One of the key themes the London Property Alliance explores in their latest research paper (headline sponsored by Charles Russell Speechlys LLP) on the evolution of life science hubs in London, is what investment is required to grow life science start-ups and spin outs into companies on the global stage? The research reflects on what currently inhibits investment and points to key recommendations which, amongst other things, could be fundamental in ensuring that the UK and specifically, London can attract and retain home grown life science companies.

Firstly, there should be a system for university spinouts (a company that has been borne out of the research of a university) which supports and develops the spinout to enable it to scale up. There is a real concern that the process for spinouts to raise funding is protracted with the research flagging that over 50% of deals take longer than six months to complete. This delay is coupled with a perception that universities retain disproportionate equity stakes in the spinouts, impacting on their long-term viability. An independent review carried out by the UK government in 2023 has encouraged universities to lower their stakes in the hope that this will drive external investment into spinouts. London, with its wealth of top research universities is in prime position to capitalise on innovation here. 

Secondly, ensuring that start-ups have access to capital at an early stage and then further access to growth funding at an institutional level. This is to counter the fact that the UK is seen as weak at ‘scale up investment’ when compared to countries such as the US. The UK’s reliance on high net worth retail investors means that funds are not raised on the scale required to support these growing life science companies. Ultimately, this results in losing start-ups who choose to move overseas or are otherwise acquired by overseas life science companies. To counter this, the research flags that the UK government is introducing initiatives (such as Long-term Investment for Technology and Science, designed to establish new investment vehicles to crowd-in investment) which will encourage investment from institutional investors.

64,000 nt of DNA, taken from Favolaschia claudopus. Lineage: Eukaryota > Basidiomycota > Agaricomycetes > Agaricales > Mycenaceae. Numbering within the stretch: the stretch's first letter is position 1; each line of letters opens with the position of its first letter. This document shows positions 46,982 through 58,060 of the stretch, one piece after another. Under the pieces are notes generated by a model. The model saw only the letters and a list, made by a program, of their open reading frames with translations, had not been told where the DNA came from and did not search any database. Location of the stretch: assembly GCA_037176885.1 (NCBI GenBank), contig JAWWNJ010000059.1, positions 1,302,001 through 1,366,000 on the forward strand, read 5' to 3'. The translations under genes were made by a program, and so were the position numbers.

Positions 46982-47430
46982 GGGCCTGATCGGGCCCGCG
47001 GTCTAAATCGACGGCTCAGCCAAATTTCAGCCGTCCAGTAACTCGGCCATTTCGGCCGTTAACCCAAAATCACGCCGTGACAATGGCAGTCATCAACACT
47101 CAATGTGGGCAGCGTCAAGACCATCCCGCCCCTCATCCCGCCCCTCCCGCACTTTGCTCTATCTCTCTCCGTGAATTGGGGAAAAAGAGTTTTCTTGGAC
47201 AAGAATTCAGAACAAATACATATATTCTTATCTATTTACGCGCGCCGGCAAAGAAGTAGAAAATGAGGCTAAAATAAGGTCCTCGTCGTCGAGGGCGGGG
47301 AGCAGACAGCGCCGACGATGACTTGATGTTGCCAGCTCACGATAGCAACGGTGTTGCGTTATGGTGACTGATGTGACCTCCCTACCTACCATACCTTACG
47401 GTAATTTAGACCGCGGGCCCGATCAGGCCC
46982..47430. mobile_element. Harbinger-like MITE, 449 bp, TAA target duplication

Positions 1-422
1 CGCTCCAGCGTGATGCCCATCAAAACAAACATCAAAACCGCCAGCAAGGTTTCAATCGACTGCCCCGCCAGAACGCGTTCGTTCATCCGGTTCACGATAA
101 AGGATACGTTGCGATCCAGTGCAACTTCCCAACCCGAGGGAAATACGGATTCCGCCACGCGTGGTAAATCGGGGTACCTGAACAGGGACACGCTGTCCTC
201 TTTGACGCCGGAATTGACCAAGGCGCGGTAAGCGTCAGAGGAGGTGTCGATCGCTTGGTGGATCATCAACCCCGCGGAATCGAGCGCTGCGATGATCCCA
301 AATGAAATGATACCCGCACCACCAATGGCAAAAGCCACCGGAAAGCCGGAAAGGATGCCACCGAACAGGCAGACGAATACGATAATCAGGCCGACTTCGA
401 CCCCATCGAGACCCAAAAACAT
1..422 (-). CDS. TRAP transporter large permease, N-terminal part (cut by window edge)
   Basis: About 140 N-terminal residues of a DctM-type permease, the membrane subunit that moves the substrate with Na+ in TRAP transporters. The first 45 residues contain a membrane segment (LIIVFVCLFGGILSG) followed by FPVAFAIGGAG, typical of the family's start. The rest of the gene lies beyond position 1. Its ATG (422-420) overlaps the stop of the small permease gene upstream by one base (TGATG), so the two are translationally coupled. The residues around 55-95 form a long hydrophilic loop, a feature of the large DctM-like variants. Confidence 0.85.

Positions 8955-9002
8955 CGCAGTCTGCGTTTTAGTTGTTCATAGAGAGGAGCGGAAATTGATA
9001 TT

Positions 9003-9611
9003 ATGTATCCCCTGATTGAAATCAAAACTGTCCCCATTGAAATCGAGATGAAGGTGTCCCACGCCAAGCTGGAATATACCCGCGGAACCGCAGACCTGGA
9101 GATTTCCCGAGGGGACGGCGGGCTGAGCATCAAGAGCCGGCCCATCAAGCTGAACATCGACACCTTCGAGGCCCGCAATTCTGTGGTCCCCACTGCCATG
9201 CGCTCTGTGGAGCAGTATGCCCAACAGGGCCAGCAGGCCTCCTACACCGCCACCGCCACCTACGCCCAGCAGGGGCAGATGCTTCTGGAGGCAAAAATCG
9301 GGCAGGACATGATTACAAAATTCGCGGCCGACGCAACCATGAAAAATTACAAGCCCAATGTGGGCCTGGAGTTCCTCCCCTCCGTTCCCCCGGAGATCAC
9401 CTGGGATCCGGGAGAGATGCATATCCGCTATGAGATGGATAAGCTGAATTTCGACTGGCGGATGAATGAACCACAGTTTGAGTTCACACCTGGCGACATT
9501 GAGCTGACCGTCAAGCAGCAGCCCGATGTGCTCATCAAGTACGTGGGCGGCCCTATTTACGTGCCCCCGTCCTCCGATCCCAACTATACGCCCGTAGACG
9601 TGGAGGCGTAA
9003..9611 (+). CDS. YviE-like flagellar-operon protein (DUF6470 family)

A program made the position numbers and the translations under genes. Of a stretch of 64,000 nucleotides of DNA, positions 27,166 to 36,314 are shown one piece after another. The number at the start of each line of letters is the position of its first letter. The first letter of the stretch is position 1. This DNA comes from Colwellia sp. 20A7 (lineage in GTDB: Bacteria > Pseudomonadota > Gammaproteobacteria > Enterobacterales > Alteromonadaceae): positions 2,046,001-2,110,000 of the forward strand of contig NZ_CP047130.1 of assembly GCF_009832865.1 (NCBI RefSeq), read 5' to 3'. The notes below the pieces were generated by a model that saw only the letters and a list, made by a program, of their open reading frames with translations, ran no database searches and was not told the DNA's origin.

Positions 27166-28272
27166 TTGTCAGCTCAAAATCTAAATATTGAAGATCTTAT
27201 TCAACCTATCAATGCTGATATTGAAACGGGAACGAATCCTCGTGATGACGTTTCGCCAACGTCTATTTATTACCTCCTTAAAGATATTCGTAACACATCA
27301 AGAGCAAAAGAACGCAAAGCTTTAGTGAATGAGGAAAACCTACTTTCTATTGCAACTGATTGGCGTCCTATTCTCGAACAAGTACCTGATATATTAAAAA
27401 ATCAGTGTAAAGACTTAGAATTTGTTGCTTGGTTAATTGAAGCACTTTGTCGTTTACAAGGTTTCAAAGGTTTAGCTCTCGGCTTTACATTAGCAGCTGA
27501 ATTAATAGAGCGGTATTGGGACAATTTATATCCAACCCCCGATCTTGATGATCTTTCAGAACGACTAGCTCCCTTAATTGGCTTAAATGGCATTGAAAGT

Thirdly, there needs to be investment in and the provision of incubator space and then appropriate growth space for these startups to enable them to effectively build on and use the relevant investments. In the paper, Louise Ward from Charles Russell Speechlys LLP flags that traditional office investor developers are looking to diversify their portfolio in London, so we know there is an appetite for life sciences development. The research paper goes further to say that “the sector needs to work collaboratively with other investors and developers in a cluster to ensure a coordinated approach to the type of space delivered. We have seen clusters such as White City and the Knowledge Quarter successfully do this and there is potential in London to do the same in other areas such as Paddington. 

Whilst a vital part of the growth of life sciences in London, investment is one of a number of issues that the sector will need to continue to focus on, alongside other challenges such as planning, attracting talent and sustainability. We will consider these in more detail as part of our series reviewing the LPA’s research report.